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Understanding and Modelling Current and Future Coastal Wetland Methane Dynamics

Active Dates 8/15/2020-8/14/2024
Program Area Environmental Systems Science
Project Description
Understanding and Modeling Current and Future Coastal Wetland Methane Dynamics
Genevieve Noyce, Smithsonian Environmental Research Center (Principal Investigator)
Teri O’Meara, Smithsonian Environmental Research Center (Co-Investigator)
Roy Rich, Smithsonian Environmental Research Center (Co-Investigator)
Peter Thornton, Oak Ridge National Laboratory (Co-Investigator)
Paul Brewer, Arizona State University (Co-Investigator)

The coastal terrestrial-aquatic interface (TAI) is a highly dynamic component of the Earth system that plays a critical role in biogeochemical cycling. Due to its dynamic nature, the processes that regulate decomposition and methane (CH4) emissions are of greater significance at the TAI than in upland systems. Despite this, we have limited mechanistic understanding of how climate stressors interact to regulate the electron acceptors and donors that determine decomposition pathways within TAIs, including the generation of hot spots and hot moments. Accurately modeling these processes is critical for incorporating the coastal TAI into Earth systems models, such as DOE’s E3SM. With previous DOE support, we adapted an aerobic terrestrial representation of decomposition using PFLOTRAN, a reactive flow and transport model, and added anerobic decomposition pathways, salinity, and oxygen (O2) that fluctuates independently of water table level. However, because this model (PFLOTRANTAI) is based on decomposition rates and organic matter carbon to nitrogen ratios from terrestrial systems, its performance in TAI systems is currently limited by the lack of empirical data to properly parameterize variables. In addition, while PFLOTRANTAI can simulate movement of O2 into sediments, it is not currently capable of tracking the movement of CH4 gas through plant tissues due to both current model structure and lack of available data.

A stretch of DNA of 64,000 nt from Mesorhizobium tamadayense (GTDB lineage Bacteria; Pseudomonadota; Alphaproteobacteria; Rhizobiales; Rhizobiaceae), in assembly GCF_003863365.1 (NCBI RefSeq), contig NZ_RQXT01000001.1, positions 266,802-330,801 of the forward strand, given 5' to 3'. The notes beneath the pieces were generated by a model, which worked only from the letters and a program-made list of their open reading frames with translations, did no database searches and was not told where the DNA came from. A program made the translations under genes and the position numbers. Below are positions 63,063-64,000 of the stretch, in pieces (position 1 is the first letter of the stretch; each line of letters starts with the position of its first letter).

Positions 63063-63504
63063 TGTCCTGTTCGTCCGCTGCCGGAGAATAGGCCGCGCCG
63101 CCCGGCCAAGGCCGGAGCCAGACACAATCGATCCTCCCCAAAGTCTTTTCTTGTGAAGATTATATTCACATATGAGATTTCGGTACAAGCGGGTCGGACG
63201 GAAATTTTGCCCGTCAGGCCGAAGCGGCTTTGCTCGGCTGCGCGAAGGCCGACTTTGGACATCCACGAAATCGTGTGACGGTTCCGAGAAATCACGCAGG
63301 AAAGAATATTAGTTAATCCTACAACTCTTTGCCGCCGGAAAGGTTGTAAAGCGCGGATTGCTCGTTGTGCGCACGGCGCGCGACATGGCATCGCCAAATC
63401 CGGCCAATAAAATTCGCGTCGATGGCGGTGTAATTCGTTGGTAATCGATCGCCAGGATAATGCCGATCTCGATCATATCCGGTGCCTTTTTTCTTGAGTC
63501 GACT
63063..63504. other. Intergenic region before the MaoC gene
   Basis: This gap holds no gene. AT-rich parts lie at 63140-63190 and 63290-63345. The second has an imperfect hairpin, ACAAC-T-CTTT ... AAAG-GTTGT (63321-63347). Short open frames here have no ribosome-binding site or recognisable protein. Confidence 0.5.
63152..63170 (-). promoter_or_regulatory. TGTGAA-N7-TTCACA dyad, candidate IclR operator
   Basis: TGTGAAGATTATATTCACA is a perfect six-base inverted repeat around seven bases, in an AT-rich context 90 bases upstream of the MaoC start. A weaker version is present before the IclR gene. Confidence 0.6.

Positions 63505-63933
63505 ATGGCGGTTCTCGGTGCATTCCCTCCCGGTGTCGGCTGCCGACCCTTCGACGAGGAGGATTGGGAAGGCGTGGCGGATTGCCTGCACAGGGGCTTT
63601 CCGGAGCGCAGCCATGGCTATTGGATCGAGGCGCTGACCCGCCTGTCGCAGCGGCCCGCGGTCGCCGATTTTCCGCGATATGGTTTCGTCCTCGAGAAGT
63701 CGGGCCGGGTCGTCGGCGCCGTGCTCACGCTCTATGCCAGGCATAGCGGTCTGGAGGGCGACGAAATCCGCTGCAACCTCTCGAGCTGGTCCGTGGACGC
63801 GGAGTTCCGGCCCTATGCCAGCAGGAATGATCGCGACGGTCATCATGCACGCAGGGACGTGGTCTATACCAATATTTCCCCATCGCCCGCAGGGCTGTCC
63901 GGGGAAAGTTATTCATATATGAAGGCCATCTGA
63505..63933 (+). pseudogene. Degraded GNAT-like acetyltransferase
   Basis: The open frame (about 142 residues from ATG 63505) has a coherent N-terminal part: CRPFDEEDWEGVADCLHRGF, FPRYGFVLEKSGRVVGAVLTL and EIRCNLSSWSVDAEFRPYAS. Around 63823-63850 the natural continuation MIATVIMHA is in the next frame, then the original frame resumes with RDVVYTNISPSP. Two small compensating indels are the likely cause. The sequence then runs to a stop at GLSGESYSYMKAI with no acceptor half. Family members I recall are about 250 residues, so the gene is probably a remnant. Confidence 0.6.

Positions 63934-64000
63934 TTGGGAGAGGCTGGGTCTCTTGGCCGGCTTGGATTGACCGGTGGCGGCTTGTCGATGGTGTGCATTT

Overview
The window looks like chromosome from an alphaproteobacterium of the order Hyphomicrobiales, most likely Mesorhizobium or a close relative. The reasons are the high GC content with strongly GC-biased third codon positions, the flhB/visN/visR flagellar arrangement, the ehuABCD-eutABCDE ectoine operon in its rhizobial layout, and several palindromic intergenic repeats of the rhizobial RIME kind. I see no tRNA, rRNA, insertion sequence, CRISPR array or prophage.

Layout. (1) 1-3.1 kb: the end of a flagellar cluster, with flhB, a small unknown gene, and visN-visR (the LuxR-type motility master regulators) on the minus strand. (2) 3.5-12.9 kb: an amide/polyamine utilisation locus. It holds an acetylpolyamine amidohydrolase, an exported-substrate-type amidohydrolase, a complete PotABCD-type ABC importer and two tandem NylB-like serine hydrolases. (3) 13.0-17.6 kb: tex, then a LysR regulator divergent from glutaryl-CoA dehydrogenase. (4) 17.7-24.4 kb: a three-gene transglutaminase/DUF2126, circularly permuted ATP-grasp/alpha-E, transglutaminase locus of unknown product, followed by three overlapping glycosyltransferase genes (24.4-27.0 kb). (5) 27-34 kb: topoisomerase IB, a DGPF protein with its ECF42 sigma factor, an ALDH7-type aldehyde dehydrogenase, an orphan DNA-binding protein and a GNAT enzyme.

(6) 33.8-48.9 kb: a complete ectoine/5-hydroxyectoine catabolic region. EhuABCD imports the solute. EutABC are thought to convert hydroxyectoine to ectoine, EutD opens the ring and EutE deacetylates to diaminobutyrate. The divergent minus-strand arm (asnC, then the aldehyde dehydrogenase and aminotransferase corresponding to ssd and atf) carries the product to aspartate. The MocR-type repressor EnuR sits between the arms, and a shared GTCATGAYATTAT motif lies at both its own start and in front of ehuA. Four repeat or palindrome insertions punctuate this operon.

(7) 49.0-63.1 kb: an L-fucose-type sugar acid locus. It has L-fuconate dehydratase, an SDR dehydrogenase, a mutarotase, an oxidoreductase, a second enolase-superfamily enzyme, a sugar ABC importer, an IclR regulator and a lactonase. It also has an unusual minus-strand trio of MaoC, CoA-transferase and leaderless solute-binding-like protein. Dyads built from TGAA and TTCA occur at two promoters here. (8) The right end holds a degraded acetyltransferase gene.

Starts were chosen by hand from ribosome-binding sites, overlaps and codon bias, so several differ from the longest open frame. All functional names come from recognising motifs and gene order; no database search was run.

Our overall objective of this proposal is to improve the representation of anaerobic decomposition biogeochemistry in PFLOTRANTAI. Based on knowledge gaps identified during PFLOTRANTAI development, we have pinpointed three specific objectives that will increase our mechanistic understanding of CH4 dynamics in response to environmental change and improve our model representation:

•Objective 1: Quantify rates of multiple anaerobic decomposition pathways that regulate CH4 emissions, including hot moments, across varying time scales.
•Objective 2: Determine the individual and interactive effects of warming, salinity, and inundation on CH4 cycling pathways and other anaerobic decomposition processes.
•Objective 3: Using an iterative process, connect field work and model development to
i) parameterize anaerobic decomposition in PFLOTRANTAI, focusing on CH4 emissions, and ii) identify future areas of focus for model improvement.

We have identified the five key field measurements required to update PFLOTRANTAI as: 1) relative rates of redox processes, 2) effects of global change stressors, 3) soil C quality, 4) plant-mediated transport of O2 and CH4, and 5) sediment heterogeneity. To accomplish this, we will integrate both field-based (natural gradient and manipulative experiments) and lab-based (redox incubations) measurements into our research plan. We propose to conduct spatial (space-for-time) monitoring at coastal sites that span a natural gradient of salinity, as well as temporal and manipulative process-level studies, looking at effects of warming, salinity, and inundation. These manipulations will include installing automated flux chambers in a novel soil heating experiment and setting up marsh organs with varying levels of warming, inundation, and salinity. Our proposed efforts will result in the collection of chamber-level CH4 flux measurements across multiple sites, ecological conditions, and timeframes, as well as corresponding measurements on porewater chemistry, soil carbon quality, plant biomass, and redox reaction rates. Using these new datasets, we will first improve PFLOTRANTAI to accurately model CH4 emissions and then conduct sensitivity analyses to identify areas for future field studies. The updated PFLOTRANTAI will be linked to the land model of E3SM and vastly improve the representation of coastal systems within a larger framework.
Award Recipient(s)
  • Smithsonian Institution (PI: Noyce, Genevieve)